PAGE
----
A Pre-war Military Automobile Organization↑
The development of a military automobile organization started in the Habsburg Monarchy in 1909. The creation of the automobile department Klosterneuburg was intended to meet all the army’s requirements in the field. The steady expansion of the k.u.k. army’s fleet created a need for mobile repair shops. After an evaluation journey in fall 1909, a larger number of light two- to three-ton trucks were ordered and delivered by Gräf & Stift, Austro Fiat, Fross-Büssing and Saurer.
Military experts had to figure out how to provide a sufficient number of military trucks without burdening the budget. The solution was the so-called subsidy system, in which the Department of War slowly procured trucks, including trailers, with the help of private businessmen. The first prototypes of trucks and trailers appeared in March 1910 due to the subsidy law of 1908. The owner had to keep the vehicle in faultless condition for five years and it had to be provided to the army administration in case of a need. In 1912-13 the first series of those trucks came up (three- and five-ton). Fross-Büssing, Austro Fiat, Gräf & Stift, Praga/Raba and Saurer produced the three-ton type; Fross-Büssing, Austro Fiat and Saurer manufactured the five-ton type. In 1912, the first large-scale order of cars followed. However, compared to foreign armies, Austria-Hungary’s vehicle formations remained modest.
The Challenges of the War↑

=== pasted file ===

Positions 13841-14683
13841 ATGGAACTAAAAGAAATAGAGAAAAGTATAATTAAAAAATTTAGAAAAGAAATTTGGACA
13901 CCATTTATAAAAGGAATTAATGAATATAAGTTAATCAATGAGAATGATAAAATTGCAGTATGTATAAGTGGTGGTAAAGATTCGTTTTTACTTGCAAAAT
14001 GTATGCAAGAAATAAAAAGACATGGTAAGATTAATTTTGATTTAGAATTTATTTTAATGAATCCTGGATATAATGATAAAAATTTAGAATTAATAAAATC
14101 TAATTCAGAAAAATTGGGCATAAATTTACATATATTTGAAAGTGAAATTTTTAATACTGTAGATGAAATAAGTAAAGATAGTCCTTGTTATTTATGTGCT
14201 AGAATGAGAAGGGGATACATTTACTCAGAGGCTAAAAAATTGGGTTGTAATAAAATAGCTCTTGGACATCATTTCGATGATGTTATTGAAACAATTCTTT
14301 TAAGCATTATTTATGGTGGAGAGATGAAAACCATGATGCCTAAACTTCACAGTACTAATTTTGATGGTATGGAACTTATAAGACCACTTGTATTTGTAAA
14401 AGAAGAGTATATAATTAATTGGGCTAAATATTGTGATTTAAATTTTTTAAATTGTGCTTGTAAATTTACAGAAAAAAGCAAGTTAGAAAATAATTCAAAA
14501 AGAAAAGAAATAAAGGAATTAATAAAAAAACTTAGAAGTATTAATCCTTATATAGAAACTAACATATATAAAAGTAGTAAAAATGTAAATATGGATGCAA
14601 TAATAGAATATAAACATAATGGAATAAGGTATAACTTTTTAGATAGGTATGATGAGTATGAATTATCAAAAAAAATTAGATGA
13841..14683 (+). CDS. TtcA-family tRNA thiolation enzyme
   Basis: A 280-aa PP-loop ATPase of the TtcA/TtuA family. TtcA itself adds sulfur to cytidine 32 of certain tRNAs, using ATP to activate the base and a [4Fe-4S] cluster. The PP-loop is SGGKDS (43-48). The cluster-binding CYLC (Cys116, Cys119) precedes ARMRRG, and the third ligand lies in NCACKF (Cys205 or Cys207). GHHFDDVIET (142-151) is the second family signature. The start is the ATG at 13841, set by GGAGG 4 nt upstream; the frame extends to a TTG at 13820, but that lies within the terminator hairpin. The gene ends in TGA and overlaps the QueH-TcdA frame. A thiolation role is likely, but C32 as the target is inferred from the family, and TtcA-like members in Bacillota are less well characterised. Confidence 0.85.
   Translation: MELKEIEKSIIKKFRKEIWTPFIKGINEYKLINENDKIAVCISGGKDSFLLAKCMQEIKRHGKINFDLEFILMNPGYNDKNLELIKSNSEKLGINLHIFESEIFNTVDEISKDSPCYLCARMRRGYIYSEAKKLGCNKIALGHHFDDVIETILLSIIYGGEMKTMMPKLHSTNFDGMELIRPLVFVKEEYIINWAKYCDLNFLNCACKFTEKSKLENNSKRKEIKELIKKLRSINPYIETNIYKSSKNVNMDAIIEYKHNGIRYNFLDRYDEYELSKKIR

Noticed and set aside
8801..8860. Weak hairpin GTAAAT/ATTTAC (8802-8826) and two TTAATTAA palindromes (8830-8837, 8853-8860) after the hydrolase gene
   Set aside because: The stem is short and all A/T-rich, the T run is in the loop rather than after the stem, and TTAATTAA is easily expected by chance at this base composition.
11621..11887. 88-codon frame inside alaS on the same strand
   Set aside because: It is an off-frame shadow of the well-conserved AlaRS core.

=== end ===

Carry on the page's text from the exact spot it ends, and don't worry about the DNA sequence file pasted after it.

Due to the assumption of a short war, there were initially few material precautions on the vehicle sector even after mobilization. Austria-Hungary hoped to round out the fleet with some trucks from private industry as well as the volunteer automobile corps’ cars. The automobile department Klosterneuburg’s assumption that fuel and lubrication were the only resources needed for repair and supply basis during war quickly turned out to be wrong.
Soon after the beginning of the war, motoring grew to an enormous size. The automobile producers now only worked to meet exploding military vehicle needs. They were forced to create a motorized unit under war conditions, focusing on procurement, supplies, repair in field and at home, and the operation of automobile convoys. According to the War Requirements Act (Kriegsleistungsgesetz), the automobile factories were put under military supervision, rubber stocks and operating supplies were confiscated and limited raw materials – which were frequently exchanged for substitute substances – were managed strictly.
The motorization of guns and heavy goods in peacetime had already gained increasing importance but grew even further during World War I with the use of larger calibre guns. The intention to replace animal truck trailers with a more efficient means of transportation was a prerequisite for quick further development of automotive street trains.
The demand caused a clear growth of the motor vehicle industry. However, it was viewed as an “unhealthy” growth, because it was more than doubtful whether the new industrial capacities would find appropriate markets after the war. The proportionally low motorization of the k.u.k. army has to be understood in this context, as the manufacturers refused to further expand their capacities as the war dragged on, despite the state’s offer of financial support. A progressive lack of food towards the end of war did damage as well. Increasing shortage of material and operating supplies also caused production restrictions in the automotive sector.
Walter Blasi, Independent Scholar
Section Editor: Tamara Scheer